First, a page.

Joe Henderson: Betsy DeVos pleaded for students to listen, but shouldn't she do the same? - Florida Politics

Joe Henderson: Betsy DeVos pleaded for students to listen, but shouldn’t she do the same?

As students at Bethune-Cookman University turned their backs and lustily booed commencement speaker Betsy DeVos, the rattled education secretary pleaded, “Let’s choose to hear each other out.”

It’s ironic that DeVos chose those words to find middle ground, considering Republicans across the land, and particularly in the Washington establishment she now represents, have demonstrated no interest in hearing anything but the echo of their own voices.

The best leaders spend a long time listening before they speak. Perhaps DeVos should choose to hear the voices of those who believe we are seeing what may later be viewed as a historic assault on public education.

Republicans — including those in the Florida Legislature — are showing barely restrained glee at that prospect. As the highest-ranking agency leader in that charge, DeVos and many in her party have shown almost willful ignorance of the havoc this is causing.

A story in Thursday’s Tampa Bay Times quoted Hillsborough Schools Superintendent Jeff Eakins warning the district, which services more than 200,000 students, may see a deepening financial crisis.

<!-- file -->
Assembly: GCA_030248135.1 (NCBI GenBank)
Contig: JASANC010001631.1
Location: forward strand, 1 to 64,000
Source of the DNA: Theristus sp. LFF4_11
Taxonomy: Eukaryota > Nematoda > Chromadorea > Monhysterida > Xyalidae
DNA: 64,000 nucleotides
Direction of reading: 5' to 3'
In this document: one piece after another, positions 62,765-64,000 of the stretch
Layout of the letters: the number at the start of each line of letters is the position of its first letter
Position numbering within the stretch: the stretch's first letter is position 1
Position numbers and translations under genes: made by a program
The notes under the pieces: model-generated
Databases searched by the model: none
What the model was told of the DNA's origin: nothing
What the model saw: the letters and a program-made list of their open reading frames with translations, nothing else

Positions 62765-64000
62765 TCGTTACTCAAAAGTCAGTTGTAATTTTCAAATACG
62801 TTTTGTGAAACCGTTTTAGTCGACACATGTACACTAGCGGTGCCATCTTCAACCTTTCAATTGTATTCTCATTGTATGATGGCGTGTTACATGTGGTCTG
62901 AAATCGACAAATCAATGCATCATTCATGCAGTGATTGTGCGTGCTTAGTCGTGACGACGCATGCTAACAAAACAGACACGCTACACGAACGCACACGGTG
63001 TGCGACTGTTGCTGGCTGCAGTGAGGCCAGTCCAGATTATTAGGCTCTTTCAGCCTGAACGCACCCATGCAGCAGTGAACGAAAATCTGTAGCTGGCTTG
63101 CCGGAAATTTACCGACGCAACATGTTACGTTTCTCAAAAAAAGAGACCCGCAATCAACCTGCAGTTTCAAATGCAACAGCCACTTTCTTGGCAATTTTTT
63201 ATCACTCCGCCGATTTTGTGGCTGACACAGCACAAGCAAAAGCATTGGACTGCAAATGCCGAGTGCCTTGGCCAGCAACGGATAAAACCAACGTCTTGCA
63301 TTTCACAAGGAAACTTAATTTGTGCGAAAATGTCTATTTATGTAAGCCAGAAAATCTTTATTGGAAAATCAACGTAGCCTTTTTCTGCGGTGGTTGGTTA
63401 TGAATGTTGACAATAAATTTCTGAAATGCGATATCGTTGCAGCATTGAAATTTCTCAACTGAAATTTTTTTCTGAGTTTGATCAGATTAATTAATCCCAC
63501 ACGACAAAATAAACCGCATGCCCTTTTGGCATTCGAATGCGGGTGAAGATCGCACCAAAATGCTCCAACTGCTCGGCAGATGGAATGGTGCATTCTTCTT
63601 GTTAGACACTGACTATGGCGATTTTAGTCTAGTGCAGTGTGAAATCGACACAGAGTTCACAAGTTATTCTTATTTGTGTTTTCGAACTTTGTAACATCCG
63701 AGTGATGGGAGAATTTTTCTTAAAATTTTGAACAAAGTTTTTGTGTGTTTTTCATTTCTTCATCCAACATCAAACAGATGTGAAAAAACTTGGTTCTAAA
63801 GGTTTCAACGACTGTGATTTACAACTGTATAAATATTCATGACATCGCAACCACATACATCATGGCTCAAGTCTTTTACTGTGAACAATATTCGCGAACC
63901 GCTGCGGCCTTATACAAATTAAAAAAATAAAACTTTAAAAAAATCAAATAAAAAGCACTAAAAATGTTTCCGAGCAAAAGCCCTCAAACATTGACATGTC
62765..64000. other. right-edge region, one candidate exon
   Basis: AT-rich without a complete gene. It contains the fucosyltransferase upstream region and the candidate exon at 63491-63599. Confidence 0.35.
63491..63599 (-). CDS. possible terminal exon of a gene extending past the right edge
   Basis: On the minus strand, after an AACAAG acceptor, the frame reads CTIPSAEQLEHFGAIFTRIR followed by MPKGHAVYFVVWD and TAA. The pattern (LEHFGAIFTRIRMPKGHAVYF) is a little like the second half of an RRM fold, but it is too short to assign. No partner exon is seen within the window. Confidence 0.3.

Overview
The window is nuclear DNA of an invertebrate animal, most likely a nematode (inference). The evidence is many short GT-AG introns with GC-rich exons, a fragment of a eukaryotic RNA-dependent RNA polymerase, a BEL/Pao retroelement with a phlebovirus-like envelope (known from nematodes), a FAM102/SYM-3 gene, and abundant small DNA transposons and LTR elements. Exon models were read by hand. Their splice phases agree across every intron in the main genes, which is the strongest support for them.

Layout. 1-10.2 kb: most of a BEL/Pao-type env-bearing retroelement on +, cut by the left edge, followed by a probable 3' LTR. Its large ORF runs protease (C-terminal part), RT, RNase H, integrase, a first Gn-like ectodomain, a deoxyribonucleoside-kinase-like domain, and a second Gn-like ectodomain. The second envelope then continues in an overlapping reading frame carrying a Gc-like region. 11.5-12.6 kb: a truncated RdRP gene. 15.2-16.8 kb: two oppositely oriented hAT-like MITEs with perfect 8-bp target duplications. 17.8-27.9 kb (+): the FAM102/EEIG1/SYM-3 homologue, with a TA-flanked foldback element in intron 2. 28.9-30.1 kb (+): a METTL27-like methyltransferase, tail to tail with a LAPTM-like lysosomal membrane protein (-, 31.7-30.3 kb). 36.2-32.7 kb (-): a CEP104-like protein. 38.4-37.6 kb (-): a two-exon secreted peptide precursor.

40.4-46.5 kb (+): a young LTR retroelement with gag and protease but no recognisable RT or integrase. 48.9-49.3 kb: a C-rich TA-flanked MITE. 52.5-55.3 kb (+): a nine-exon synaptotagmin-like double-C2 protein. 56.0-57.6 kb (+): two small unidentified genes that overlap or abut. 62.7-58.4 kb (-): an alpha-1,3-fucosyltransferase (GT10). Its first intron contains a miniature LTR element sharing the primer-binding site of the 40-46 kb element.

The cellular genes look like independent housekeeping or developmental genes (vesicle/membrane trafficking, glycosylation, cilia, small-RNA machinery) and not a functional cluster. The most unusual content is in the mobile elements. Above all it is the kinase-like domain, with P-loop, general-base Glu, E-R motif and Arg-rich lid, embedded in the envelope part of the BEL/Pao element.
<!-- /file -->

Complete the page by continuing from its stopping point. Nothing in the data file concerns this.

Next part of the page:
The budget passed this week by the Legislature cuts per-student funding by $27 at a time when Florida’s population is booming. Eakins said there may have to be a teacher hiring freeze. He also has to find a way to pay for about $3 billion total in new school construction, repairs for existing schools, and debt on previous construction.

It’s also odd that Republicans complain about the treatment DeVos received, many calling it rude and so forth. Yet, how many of them chanted “lock her up … lock her up” at the mention of Hillary Clinton during the presidential campaign, or even as late as March as President Donald Trump spoke at a rally in Nashville?

By that standard, I thought students at Bethune-Cookman were kind to the representative of a government that increasingly is turning its back on them.

DeVos at one point declared, “We can choose to listen, be respectful and continue to learn from each other’s experience.”

This is the same person who earlier declared that so-called historically black colleges represented the original school choice plan.

Choice, huh? The University of Florida didn’t admit its first black student until 1958 — the year DeVos was born, the daughter of billionaire Amway co-founder Richard DeVos. Florida State didn’t begin admitting black students until 1962.

The memory of that kind of school “choice” is still fresh for many of the parents or grandparents of black students today. Education was their path to a better life. They see a government trying to change that.

They see DeVos as someone who doesn’t understand them and doesn’t seem too interested in learning. Maybe what happened at Bethune-Cookman will change that, but I doubt it.

There was widespread anger across the campus when DeVos was originally announced as the commencement speaker. There was a petition drive to have the offer rescinded.

I would give her credit for showing up anyway, except I think she probably thought she could turn this into a photo op with smiling, applauding students endorsing what she has planned.